I congratulate people who are happily married for their good fortune. The problem is, things seem to work out differently for so many of us. Why do human pair bonds often result in emotional estrangement, domestic violence, and separation, phenomena seldom observed among members of actual pair bonding species?
Though our culture teaches that a family is based on a pair bond, our general failure to realize happiness in those relationships suggests otherwise. The question is: What do we value most, how we feel—innately based values—or what our culture teaches us—culturally imposed values?
How can we distinguish between culturally imposed and innately based values? Culturally imposed values are defined by words; innate values are expressed only through feelings.
Love, anger, hunger, grief, and romance are examples of innate values. Some innate values apply for life, like a mother’s love for her child. Most, however, apply only to the moment. They change in light of changing circumstances, as, when having eaten, we are no longer hungry, or when having expressed anger, it’s time for reconciliation. Innately based values express the survival wisdom of our species. Except for variations in individual emotional natures, they are common to all of mankind.
Examples of culturally imposed values, on the other hand, are good and evil, right and wrong, human rights, morality, ethics and marriage. These values are defined by words. They were created by governments to control the masses. As such, they very significantly within each jurisdiction, and are perceived by their subjects as fixed for eternity.
Cultural values exist in the belief that, by imposing good ideals, a government can control the future to desired ends. The institution of marriage was created to control property and inheritance rights. As originally defined, the wife was the husband’s property. We continue to value marriage, however, in the belief that, by making a legal commitment to love one another for life, we will experience a lifetime of happiness. When emotional estrangement instead results, we blame either ourselves, or our spouses. That the failure is seen as human, instead of institutional, reveals how highly we regard culturally imposed values relative to innately based ones. We fail to recognize that, when not being true to ourselves—not honoring the feelings with which Nature gifted us—we can hardly expect to be all that happy.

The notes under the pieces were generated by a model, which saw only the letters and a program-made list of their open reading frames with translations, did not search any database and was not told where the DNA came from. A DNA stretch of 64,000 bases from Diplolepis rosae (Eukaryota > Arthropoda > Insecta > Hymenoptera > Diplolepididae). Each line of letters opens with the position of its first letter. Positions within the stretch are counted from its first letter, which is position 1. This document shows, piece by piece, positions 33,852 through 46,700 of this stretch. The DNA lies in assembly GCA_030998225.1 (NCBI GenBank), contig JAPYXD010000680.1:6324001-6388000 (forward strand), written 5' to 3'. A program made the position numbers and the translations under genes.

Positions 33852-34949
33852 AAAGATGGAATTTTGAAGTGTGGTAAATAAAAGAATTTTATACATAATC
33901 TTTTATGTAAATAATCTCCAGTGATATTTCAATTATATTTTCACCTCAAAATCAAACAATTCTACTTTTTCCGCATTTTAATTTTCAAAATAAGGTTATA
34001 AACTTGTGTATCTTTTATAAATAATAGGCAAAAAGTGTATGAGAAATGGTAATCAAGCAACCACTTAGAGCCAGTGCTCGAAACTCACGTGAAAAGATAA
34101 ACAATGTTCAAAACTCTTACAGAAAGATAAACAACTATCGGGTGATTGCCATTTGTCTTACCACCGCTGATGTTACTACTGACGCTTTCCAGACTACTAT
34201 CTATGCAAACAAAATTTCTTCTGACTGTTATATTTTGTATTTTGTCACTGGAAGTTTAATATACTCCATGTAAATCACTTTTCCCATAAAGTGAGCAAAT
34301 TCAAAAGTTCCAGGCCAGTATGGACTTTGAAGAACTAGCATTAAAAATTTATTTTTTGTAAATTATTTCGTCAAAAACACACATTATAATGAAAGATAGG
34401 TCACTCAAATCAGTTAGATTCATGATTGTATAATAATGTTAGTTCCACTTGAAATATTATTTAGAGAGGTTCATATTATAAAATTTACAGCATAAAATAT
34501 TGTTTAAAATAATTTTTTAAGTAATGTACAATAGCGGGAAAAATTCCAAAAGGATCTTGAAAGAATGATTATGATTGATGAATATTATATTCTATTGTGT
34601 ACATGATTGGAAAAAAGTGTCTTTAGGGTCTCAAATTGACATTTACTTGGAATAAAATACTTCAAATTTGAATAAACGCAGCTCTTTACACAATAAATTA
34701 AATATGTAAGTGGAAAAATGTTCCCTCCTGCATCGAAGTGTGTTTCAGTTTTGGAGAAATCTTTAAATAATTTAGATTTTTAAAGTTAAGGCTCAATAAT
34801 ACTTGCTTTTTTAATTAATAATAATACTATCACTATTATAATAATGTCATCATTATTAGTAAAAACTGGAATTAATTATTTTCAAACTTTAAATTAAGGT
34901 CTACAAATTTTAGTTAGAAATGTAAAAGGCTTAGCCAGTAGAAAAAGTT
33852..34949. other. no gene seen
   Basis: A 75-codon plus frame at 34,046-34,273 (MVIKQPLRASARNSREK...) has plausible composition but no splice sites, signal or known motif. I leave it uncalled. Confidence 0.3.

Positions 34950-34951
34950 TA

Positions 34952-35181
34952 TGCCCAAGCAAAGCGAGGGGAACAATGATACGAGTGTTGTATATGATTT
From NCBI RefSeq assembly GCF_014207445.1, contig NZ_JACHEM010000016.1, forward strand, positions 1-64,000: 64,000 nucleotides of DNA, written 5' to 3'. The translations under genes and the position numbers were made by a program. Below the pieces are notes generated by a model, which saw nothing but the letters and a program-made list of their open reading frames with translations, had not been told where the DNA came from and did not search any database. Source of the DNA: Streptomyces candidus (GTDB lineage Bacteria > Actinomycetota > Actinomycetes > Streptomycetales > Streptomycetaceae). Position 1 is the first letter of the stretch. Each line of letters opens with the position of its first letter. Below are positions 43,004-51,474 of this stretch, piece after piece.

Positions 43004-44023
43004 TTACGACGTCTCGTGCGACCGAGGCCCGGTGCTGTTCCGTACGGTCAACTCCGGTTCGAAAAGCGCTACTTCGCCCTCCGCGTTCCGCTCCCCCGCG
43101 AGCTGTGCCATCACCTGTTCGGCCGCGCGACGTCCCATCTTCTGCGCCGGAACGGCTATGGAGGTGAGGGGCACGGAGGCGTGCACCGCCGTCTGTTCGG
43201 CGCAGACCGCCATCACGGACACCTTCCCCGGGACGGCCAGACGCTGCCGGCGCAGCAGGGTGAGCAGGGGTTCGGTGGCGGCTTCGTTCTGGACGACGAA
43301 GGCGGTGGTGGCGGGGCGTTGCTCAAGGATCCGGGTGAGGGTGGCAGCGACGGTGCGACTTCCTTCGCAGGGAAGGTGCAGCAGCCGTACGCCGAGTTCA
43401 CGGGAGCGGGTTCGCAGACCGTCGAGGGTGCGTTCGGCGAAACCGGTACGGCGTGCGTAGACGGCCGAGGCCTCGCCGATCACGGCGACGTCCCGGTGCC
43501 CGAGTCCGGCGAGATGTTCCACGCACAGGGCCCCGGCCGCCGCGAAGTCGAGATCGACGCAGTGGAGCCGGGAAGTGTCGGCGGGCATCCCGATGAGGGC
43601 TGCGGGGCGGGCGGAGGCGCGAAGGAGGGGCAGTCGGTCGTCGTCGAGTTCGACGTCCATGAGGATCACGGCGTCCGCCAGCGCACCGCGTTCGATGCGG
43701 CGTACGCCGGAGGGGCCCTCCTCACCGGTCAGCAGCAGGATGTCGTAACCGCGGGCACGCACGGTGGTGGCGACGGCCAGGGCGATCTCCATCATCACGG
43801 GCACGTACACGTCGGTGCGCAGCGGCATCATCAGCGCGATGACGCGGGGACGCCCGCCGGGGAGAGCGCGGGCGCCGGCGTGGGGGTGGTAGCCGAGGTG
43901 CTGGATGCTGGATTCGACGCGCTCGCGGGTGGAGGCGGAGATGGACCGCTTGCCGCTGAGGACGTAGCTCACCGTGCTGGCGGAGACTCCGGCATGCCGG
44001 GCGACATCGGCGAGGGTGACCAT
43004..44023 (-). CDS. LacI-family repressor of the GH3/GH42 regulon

In light of the failure of our institutions, why do we continue to believe in culturally imposed values? I sometimes wonder, for instance, if a 50% divorce rate isn’t evidence that the institution of marriage has failed, what would it take, 75, 85, 95%? We worship institutions, not because, as an individual, we have experienced the happiness they promise, but because we depend on them to define our relationships and secure our material needs.
The brain worships whatever it is dependent on to survive. Before the Whiteman arrived here, the indigenous people flourished without institutions. As such, they worshiped the members of their communities, and the land that sustained them. Once institutionally subjugated, however, they took as much pride as any other American in defending the flag that, not long ago, had dispossessed them of their homelands. Once dependent on institutions, be they of marriage, law, or money, we are as blind to their failures as is a dog to the mistreatment of its inconsiderate master.
Will the dog wake up? Will we? The question is for us, not our leaders. Because their authority is culturally imposed, our leaders are powerless. Only individuals can express the values of the human spirit. And if, like our nearest primate relatives in the wild, we are indeed a social species, then to regain our natural sense of dignity, sustainability, and happiness, requires that we again trust our life to an extended family bonded by feelings, instead of to an institution men created to control the masses.